"A Poké-fucian Meditation" – Betting on Ourselves as People and Players

This is the companion discussion topic for this article.

Yuk.

In my view this article is intellectual posturing, and really quite pretentious.

I think this article was really interesting, and gutsy to write. As a Pokedad, I have had a hard time explaining to other parents why I feel so much enthusiasm for learning the game. And, I have to admit, I am more into Pokemon than my son, who is only 8, and his attention is distracted by twenty other things. But, I think this article does articulate something that can be applied to the game, and to life. I have had enough exposure to eastern thought over my life to fit some of what Brit writes about into the context of my own understanding. Maybe if someone has no interest or curiousity, it might seem pretentious. When I read the article, I thought it revealed some careful thinking about an area Brit has been studying deeply, and trying to apply it to another part of his life he cares about. I think this was his intent, so congrats. I read and enjoy most of the articles I read on 6p, but I didn’t see this one coming!

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I didn’t find the article to be pretentious. It was engaging from a philosophical standpoint; in that regard it was a success. Clearly a lot of time went into the article and I really do appreciate it.

That being said, I believe you missed your target audience on this. I assume the majority of people with Underground subscriptions are looking for strategic insights in Underground articles. That isn’t to say there is no place for philosophy, I just wish you had tied in some of your strategic wisdom.

Perhaps pretentious was a little harsh. But, I do think it was the sort of intellectual posturing or flexing that young people do when they are still starting out in their life’s intellectual journey. Much like how many first year and second year college students turn everything into relativism or Descartes or similar things when they first find out about them. As you get older you calm down and stop trying to force various philosophical or religious frameworks into everything (or force everything into various philosophical frameworks). You can do it, but it doesn’t achieve anything. It’s just a linguistic game.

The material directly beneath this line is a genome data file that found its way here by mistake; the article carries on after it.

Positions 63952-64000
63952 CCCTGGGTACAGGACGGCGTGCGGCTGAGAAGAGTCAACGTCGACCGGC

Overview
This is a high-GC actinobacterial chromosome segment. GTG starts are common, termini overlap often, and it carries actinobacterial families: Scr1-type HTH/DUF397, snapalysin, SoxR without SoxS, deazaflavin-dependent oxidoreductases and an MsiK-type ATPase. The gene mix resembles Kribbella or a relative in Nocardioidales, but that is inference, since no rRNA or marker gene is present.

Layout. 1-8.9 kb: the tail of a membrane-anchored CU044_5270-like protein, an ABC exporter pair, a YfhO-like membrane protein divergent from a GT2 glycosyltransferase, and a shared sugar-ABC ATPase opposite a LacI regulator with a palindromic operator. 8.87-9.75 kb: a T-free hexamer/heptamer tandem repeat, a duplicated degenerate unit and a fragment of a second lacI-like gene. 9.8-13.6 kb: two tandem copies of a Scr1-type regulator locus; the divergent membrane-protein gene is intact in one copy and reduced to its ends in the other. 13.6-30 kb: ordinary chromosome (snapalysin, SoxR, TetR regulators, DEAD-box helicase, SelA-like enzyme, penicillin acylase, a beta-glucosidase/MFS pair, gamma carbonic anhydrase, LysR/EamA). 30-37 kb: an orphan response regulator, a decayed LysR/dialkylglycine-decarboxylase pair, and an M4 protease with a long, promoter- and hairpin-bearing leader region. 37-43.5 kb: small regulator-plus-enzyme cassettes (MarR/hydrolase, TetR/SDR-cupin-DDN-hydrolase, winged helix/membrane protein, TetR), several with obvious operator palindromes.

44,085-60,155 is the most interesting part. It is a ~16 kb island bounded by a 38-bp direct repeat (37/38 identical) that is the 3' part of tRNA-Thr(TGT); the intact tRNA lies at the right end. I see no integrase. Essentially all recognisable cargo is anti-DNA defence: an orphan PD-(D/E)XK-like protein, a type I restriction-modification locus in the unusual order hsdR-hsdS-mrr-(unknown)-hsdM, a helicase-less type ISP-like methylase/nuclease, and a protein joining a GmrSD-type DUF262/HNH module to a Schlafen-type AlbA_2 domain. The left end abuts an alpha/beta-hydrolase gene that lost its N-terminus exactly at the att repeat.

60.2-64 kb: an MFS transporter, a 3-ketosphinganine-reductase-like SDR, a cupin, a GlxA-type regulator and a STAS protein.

I’d also add that I prefer to get my information from specialists. If I want to read comparative religion, I will find read the source text or an academic who has devoted their life to the topic. Same goes with philosophy. I wouldn’t go and for the views of a TCG player, even if they are evidently quite intelligent ones like Brit Pybas seems to be. I go to Paul Krugman for economic commentary and Gary Neville for his views on English football. God help me if if I were to go for Gary Neville for his views on economics and Paul Krugman for his is views on football.

Well I appreciate your honesty, even though it vibes a bit harsh. I do understand where you’re coming from. Brit has made it abundantly clear that he is open to constructive criticism. So on that note, without changing the entire premise of the article, what could have been approached differently to make the article more enjoyable?

Better lay off of the reefer guy!